Phares Kariuki


Uri Bram: I'm very glad to be here today with Phares Kariuki, technologist and entrepreneur -- I've been telling people for years that you're my favourite philosopher of technology and it's great to be able to interview you. Phares, what are you thinking about these days?

Phares Kariuki: Thank you Uri for the very kind introduction. My thoughts of late have been focused primarily on the role that trust / justice plays in growing an economy.

There's a direct correlation between trust and economic progress: society isn't trying to ensure that people do what they promise, they simply cooperate.

The secret to the human race isn't so much our intelligence, rather it's our cooperation. The best hunters cooperate; persistence hunting is how human beings evolved in the savannah. Killer whales and African wild dogs also persistence hunt and this leads to some of the highest kill rates of any predators.

Cooperation is based on trust that people will do what they say. We have government to primarily enforce contracts and resolve disputes. When government doesn't do this, people find ways of self governing and end up acting in bad faith - many times to protect themselves as acting in good faith is suboptimal, leading to higher transaction costs when dealing with people in general.

Uri Bram: Absolutely. So, something I think about a lot is how hard it is to get from one equilibrium to another. Once you have that high-trust equilibrium it seems to be fairly resilient -- there's a great deal of ruin in a nation, etc. But when I see low-trust equilibria in practice it feels incredible that anyone ever breaks out of them. What are your observations on that?

Phares Kariuki: How you move from one equilibrium to another, from observation seems to be violence. It is cruel to think about but Europe went through countless wars in order to integrate. And the integration was a series of fiefdoms that largely self govern. (Catalonia is a good example, along with Portugal).

Additionally, I've seen high trust societies get decimated by foreign interference (Korea, Somalia, Germany).

Uri Bram: I’d love to hear more about the Somalia example -- I think some people reading this might be surprised to hear it had a previous high-trust phase.

Phares Kariuki: The Somali were one people, largely Sunni. Their territory covered part of Eastern Ethiopia, North Eastern Kenya. They were split into multiple countries during the colonial era, with Kenya famously oppressing them during the Shifta wars of the 70s. They wanted to secede. The interference in their leadership due to the Cold War led to oppression and clan based mistrust; the fallout stands until today.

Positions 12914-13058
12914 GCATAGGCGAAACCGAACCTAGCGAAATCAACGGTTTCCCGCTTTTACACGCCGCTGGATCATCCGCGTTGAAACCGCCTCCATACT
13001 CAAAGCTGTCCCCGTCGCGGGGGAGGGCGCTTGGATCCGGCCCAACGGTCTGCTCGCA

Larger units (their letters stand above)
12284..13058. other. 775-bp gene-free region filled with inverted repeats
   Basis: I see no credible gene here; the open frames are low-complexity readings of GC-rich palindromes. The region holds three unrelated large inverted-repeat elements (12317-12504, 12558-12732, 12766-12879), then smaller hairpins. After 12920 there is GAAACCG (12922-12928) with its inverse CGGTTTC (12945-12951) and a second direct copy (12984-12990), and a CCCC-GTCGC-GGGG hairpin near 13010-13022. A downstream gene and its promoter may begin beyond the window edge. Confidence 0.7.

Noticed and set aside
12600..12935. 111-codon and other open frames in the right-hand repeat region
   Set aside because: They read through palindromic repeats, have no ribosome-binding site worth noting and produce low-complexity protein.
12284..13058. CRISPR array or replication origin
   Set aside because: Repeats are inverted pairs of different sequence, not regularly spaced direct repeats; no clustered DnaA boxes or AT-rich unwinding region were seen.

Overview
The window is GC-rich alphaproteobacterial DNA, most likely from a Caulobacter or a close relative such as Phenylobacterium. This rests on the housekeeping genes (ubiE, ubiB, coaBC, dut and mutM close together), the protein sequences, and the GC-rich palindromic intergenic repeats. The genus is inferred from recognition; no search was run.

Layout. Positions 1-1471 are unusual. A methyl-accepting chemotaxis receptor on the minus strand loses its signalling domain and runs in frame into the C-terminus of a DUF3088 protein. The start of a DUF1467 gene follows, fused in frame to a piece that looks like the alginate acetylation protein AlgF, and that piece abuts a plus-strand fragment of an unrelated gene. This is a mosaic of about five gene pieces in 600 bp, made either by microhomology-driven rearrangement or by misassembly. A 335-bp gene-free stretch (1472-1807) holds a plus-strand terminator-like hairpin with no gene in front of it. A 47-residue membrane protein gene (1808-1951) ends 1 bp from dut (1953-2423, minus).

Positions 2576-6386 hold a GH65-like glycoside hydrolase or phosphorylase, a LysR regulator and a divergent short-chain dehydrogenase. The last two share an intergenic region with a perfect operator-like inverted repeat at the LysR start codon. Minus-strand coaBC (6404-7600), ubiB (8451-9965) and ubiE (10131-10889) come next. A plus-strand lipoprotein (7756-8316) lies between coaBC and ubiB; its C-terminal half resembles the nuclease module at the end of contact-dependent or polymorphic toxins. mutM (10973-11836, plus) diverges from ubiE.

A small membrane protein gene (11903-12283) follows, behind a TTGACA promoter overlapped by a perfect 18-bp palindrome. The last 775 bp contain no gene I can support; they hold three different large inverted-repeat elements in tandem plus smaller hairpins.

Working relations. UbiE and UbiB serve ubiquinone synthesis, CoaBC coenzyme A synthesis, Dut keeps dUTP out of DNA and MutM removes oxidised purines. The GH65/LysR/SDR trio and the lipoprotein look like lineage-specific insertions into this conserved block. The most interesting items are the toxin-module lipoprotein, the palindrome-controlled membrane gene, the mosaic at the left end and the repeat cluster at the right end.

Uri Bram: Thanks, that’s an impressively concise summary.

To pick up a different thread, I'm generally skeptical of national statistics -- Ghana and Nigeria both famously doubled their GDPs overnight because they decided they'd been miscounting before -- but there's this stat that the Mezaggiorno in Italy still has half the GDP per capita than the north, hundreds of years after integration. What do you make of that?

Phares Kariuki: There's a book by Daron Acemoglu and James Robinson that kinda captures this. Northern Italy has higher respect for institutions (which generally translates to higher trust) than the South. Institutions are respected when they aren't predatory

The issue with GDP though is that it's difficult to capture a lot of what the economies were producing. The reason for the rebasing was wrong, but the output was correct. African countries were doing it to tap into the sovereign debt market, but the fact of the matter was GDP stats had been miscounted for a while.

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Uri Bram: On the positive side of the ledger, what do you think can be done to increase trust within a society?

Phares Kariuki: The primary thing that can be done to increase trust in society is to have a level of justice for crime / breach of contract. This enforces good behaviour and dissuades bad behaviour; places with high trust have the highest rates of contract enforcement but also contracts aren't needed -- folks can shake on it.

The mafia were the criminal justice system for criminals; they exist in areas where the law isn't justly enforced. There's something that Jean-Jacques Rousseau said about inequality in his book about the same subject: